My Day by Eleanor Roosevelt

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WASHINGTON, Thursday—I have a request from a man on a Charleston, S.C., paper, who suggests that it would be well on September 13th, the 127th anniversary of the writing of our national anthem, "The Star Spangled Banner," to emphasize the fact that this is a national anthem. It should, therefore, be sung by every man, woman and child whenever it is played anywhere in the country.

I think it is a grand idea, but may I suggest that if it is going to be done, someone will have to transpose this national anthem of ours so as to make it possible for those of us with little or no voice to sing it.

It is quite true that no song really inspires the people unless the people sing it. I agree heartily with this gentleman that if we are to create a feeling for the song, which translates itself into emotional patriotism, then every individual must sing it. There is nothing like mass singing to move people.

Yesterday we spent a quiet evening and I was able to accomplish a great deal at my desk.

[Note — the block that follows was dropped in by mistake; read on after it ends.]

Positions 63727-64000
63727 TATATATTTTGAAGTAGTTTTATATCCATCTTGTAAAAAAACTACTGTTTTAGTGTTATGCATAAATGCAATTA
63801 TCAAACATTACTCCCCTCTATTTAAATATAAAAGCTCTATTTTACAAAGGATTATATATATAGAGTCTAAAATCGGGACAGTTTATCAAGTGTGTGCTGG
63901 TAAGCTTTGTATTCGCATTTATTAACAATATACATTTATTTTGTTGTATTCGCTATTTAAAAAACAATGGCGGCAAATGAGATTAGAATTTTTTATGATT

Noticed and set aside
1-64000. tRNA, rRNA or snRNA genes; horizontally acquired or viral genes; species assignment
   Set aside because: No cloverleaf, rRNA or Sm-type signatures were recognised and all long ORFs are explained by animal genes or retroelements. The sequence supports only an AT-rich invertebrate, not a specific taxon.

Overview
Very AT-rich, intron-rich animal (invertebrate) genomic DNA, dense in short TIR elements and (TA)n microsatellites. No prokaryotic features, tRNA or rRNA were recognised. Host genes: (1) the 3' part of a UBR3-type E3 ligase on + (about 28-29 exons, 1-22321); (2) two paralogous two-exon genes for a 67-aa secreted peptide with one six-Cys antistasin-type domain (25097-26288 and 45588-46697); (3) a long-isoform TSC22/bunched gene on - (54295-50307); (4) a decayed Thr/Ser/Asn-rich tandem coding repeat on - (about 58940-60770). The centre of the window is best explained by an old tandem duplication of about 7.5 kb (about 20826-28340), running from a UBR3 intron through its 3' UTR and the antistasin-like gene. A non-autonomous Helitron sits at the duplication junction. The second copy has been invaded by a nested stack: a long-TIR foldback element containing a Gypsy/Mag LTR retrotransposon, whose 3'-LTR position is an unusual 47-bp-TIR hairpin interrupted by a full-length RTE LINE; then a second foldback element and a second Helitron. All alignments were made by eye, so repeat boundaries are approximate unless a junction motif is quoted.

I have had two long letters from Franklin, Jr., who is somewhere in the Atlantic Ocean, and has been for several weeks. They are interesting, though he is allowed to say nothing about his whereabouts.

This morning I had an early breakfast and left by plane for Pittsburgh, Pennsylvania. A busy day lies before me, which includes a press conference, lunch, visit to a housing project, opening of an NYA center, reception for a group of Democrats and speech this evening at the Mosque, all before another plane trip to New York City tonight.

A letter from Texas tells me that the Governor has proclaimed "Texas Children's Week" from September 7th to the 13th. I wonder whether this would not be a good program to inaugurate in all the states of the Union. The proclamation reads in part as follows:

"Whereas progress has been made in Texas during the past few years in bettering the conditions for children within its boundaries, but what has been accomplished is just a start towards the completion of a program of adequate care for all children to give them a chance to become good citizens and take a responsible place in their respective communities. ... We hereby declare that a free people by conscious effort and thoughtful planning can make certain that all the needs of their children can be met."

This is done to carry out the recommendations made by the White House Conference in 1940 on children in a democracy.

E.R.
TMs, AERP, FDRL